A Creative Way to Utilize Social Media to Enhance Fitness and Health Knowledge
Polsgrove, Myles Jay, Frimming, Renee Elizabeth, Strategies: A Journal for Physical and Sport Educators
As youth are becoming less active and more obese, America is ever increasingly becoming a country of nonmovers (Centers for Disease Control and Prevention, 2010; Child Trends Data Bank, 2010; Haynie, 2010). The burden of reversing this trend has been placed primarily on physical education. To complicate matters, regular funding reductions means that physical educators must do more with less. In response to this challenge, one approach to enhancing opportunities for youth fitness has been to increase offerings through nontraditional and innovative programming (Debate et al., 2009). On this view physical education-based activities could include: physical activity programs, after school programs, sports clubs, or incentive programs. Such programming typically relies on competition or external factors to prompt student participation. Social-based programming or offerings that may intrinsically prompt student engagement can also be used to enhance learning (Bandura, 1986; Cobb, 1994).
Applying notions of social engagement to the physical fitness setting could expand opportunities for student participation and engagement. By utilizing such an approach, physical fitness and health educators have observed that ample social support provides a rich foundation for offering fundamental fitness activities (Frimming, Polsgrove, & Bennett, 2010; Gruber, 2008; Ince, 2008). From this perspective it could be thought that the establishment of a positive social network focused on increasing self-efficacy by exchanging and sharing fitness and health information could help increase a student's fitness and health knowledge. Students with an increased fitness and health knowledge may in turn be empowered to apply these ideas to their daily lifestyles (Demetriou & H6ner, 2012; Kyburien, Senikas, & Senikien, 2009; Weidong, Bo, Rukavina, & Haichun, 2011).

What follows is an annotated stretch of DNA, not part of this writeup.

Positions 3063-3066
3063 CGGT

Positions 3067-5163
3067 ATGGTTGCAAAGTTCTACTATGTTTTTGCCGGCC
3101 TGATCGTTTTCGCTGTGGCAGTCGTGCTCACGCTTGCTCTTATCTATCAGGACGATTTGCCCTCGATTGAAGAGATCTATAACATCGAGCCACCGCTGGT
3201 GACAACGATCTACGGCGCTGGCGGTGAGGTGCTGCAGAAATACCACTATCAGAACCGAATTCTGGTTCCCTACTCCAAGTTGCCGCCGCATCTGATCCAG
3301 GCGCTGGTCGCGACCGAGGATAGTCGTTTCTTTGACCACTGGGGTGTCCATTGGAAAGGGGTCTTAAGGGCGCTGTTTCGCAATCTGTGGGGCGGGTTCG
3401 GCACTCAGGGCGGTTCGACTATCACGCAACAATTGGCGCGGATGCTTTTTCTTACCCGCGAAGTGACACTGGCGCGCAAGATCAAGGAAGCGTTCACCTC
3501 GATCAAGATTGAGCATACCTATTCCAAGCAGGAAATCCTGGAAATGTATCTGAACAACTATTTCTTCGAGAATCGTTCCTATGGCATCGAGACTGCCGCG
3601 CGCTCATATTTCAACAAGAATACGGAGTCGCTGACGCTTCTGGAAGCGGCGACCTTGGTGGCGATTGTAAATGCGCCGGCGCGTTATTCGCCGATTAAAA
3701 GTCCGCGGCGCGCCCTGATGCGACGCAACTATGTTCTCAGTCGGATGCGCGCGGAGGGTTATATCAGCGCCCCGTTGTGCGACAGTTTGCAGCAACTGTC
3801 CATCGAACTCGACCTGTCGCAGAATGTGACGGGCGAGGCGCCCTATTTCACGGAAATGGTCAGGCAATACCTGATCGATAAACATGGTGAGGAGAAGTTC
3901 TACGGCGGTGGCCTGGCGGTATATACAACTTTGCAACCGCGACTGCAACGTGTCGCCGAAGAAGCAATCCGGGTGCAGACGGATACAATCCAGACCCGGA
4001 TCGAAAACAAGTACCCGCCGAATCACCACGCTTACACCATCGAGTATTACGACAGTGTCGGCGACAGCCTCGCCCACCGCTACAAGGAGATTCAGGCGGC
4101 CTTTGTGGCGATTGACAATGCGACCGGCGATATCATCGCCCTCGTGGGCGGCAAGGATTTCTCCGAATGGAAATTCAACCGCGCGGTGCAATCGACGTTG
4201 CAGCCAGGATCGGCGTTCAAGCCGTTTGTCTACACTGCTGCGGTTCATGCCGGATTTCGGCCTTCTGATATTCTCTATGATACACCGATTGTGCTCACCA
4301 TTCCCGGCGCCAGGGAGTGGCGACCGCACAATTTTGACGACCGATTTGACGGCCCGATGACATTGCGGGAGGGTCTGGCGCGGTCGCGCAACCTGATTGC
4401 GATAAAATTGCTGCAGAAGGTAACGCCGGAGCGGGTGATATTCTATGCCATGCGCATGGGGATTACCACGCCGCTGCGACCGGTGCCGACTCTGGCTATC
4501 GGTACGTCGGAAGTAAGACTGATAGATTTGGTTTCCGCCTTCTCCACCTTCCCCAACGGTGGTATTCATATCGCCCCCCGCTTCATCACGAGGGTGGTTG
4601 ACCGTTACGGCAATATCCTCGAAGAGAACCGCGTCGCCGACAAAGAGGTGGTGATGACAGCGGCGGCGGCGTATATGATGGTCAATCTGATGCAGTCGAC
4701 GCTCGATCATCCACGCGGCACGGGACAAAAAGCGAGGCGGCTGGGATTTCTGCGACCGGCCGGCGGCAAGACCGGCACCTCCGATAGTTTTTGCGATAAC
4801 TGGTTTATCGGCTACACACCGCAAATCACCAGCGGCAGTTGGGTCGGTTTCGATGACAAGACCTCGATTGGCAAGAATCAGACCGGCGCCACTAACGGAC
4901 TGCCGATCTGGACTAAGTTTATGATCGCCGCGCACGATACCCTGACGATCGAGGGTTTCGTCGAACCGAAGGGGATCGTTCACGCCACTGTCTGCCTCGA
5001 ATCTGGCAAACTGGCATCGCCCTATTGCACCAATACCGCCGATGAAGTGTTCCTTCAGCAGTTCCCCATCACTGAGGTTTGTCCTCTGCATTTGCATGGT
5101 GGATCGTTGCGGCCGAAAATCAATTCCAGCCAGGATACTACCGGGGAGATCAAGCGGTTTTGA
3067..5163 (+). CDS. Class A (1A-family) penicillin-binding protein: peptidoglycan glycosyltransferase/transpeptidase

Lave and Wenger (1991) identify a community of practice as consisting of old and new members. Membership in a community of practice is a dynamic representation. If a community were defined by a circle, new members enter in the center. New members progress outward from the center as they gain valuable experience and knowledge while interacting with others. In this model, more senior members are those who are farthest from the center. Oldest members, therefore, are those who are on the outer limits of the circle and likely to exit the community. Through the process of sharing, interacting and modeling active community, members embody aspects of their predecessors and evolve these practices to become their own. Through applying this theoretical social-based framework for a community of practice to the school setting, it is thought that student members' knowledge and attitudes toward participation could be enhanced.
A community of fitness and health could be composed of students of varying classes or members of a club or program. The senior members would be considered those who are more experienced, older students who have gained knowledge or developed the ability to apply learned fitness and health concepts. Similarly, new members are defined as those students who enrolled in the introductory courses and who have little experience in applying concepts to solve health and fitness concerns. Ideally, by observing and interacting with senior members in a positive social environment new students may more likely overcome potential fitness and health knowledge barriers. With social support and opportunities for meaningful interaction, it is believed that new members might be more likely to develop the knowledge and skills needed for a more effective health and fitness lifestyle.
Communities of practice are typically individuals of similar interests who interact in relation to a common purpose. Examples could include members of a trade union, players on a college soccer team, or board officials. …